I picked it up again this morning to re-read the ending, and fell in love with it over again.

The only criticism I have to make - and it's not really a criticism as a remark - is that Ruth and Quin become a little confused with Harriet and Rom of A Company of Swans, in my mind. The stories are not at all the same, but the atmosphere and sense of characters does blur a great deal, and I have to work to keep them separate in my mind.
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1 of 1 people found the following review helpful
5.0 out of 5 stars It's enough to make you fall in love..., 16 Nov 2009
By 
Miss Leola (York, England) - See all my reviews
This review is from: The Morning Gift (Paperback)
The Morning Gift is yet another loveable and heart-warming novel by Eve Ibbotson. This classic historical love story instantly brings a smile to your face and sets your mind wondering. Of course, like all of Ibbotson's novels for older readers, there is beautiful Jane Austen quality to her writing but with a new sparkle.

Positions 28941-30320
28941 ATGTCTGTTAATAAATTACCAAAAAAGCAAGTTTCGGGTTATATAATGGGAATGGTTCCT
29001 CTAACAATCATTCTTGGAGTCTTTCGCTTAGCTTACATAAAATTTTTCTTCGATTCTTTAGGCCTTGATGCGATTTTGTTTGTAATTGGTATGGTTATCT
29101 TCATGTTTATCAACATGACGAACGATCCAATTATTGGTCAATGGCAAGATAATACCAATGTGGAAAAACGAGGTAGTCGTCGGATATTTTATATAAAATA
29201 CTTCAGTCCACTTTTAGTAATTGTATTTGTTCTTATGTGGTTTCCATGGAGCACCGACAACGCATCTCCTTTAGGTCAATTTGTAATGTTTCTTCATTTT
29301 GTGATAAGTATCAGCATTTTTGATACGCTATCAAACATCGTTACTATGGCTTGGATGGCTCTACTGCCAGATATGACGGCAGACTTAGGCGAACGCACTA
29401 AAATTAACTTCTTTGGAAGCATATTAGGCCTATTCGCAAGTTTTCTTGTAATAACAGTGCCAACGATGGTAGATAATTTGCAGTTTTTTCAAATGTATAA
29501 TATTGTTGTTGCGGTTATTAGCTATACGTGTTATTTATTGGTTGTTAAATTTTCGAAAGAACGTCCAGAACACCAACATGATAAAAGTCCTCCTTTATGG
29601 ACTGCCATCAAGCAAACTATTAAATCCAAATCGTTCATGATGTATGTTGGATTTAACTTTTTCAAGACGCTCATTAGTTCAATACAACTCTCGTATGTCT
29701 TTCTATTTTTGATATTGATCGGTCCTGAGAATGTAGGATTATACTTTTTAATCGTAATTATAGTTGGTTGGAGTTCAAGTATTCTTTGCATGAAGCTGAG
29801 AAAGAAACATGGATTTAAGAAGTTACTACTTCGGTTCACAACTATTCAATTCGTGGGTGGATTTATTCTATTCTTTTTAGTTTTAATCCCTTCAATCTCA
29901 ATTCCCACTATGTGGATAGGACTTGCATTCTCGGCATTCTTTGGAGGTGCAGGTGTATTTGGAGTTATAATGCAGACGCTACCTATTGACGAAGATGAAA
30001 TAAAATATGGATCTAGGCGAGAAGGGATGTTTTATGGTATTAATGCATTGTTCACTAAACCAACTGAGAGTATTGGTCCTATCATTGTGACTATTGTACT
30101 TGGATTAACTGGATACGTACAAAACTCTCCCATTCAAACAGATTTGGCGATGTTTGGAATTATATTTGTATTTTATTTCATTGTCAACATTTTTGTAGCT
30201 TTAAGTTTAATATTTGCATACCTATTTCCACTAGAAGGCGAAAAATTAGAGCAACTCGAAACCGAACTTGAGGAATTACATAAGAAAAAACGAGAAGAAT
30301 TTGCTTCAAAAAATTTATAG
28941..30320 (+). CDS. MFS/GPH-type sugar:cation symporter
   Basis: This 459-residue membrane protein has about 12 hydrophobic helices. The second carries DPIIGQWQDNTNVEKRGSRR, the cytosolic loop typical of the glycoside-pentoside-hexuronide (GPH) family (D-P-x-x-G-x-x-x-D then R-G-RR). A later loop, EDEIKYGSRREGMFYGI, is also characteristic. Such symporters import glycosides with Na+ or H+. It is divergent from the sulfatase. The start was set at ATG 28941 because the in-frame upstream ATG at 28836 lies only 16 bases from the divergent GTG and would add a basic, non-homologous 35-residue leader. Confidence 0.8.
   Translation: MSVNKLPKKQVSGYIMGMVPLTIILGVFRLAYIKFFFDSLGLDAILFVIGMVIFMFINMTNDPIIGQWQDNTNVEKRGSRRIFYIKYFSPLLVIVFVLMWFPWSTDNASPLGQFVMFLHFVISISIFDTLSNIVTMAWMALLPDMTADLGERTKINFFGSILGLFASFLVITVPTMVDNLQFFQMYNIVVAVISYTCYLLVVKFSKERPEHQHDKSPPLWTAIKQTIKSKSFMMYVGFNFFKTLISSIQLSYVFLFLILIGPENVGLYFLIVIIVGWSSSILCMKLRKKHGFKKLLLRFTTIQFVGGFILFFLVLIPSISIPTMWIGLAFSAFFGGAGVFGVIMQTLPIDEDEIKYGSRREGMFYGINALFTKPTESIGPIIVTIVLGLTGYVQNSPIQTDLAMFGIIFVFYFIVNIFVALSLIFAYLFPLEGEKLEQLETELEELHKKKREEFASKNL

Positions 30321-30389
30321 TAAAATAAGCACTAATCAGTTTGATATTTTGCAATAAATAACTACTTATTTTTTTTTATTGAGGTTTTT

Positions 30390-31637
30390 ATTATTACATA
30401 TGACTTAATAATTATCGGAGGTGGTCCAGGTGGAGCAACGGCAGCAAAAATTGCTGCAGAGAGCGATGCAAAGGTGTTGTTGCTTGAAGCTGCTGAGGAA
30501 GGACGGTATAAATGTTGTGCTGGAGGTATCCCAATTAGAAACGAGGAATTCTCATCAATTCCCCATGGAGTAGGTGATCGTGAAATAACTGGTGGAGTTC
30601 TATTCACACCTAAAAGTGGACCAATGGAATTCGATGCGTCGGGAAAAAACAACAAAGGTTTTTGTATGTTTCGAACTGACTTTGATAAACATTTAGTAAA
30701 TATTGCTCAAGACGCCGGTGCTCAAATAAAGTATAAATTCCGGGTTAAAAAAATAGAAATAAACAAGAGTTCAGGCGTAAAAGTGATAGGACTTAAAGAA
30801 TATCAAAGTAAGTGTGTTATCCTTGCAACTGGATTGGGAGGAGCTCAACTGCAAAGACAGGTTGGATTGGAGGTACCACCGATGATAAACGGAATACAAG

When the Nazis invade, Ruth's family flee to London but she is unexpectedly left behind. She is found by a family friend, the young handsome professor, Quin. He offers her a marriage of convenience but as they settle into London life, things become complicated with university, love and the arrival of Ruth's fiancé Heini.

A well thought out story and a few surprising moments, means that this is never a boring read. It is well paced, with wonderful characters and makes you an empathetic reader. As always, just when things start looking up, frustratingly they fall apart. It had me speeding to the end because - even though you know it will all end well - you just have to find out for yourself.

I used to only read adventure stories but after picking up my first Eva Ibbotson story, The Secret Countess, I've never looked back. I have discovered a new and better genre: love. And I do love a happy ending.
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The Morning Gift
The Morning Gift by Eva Ibbotson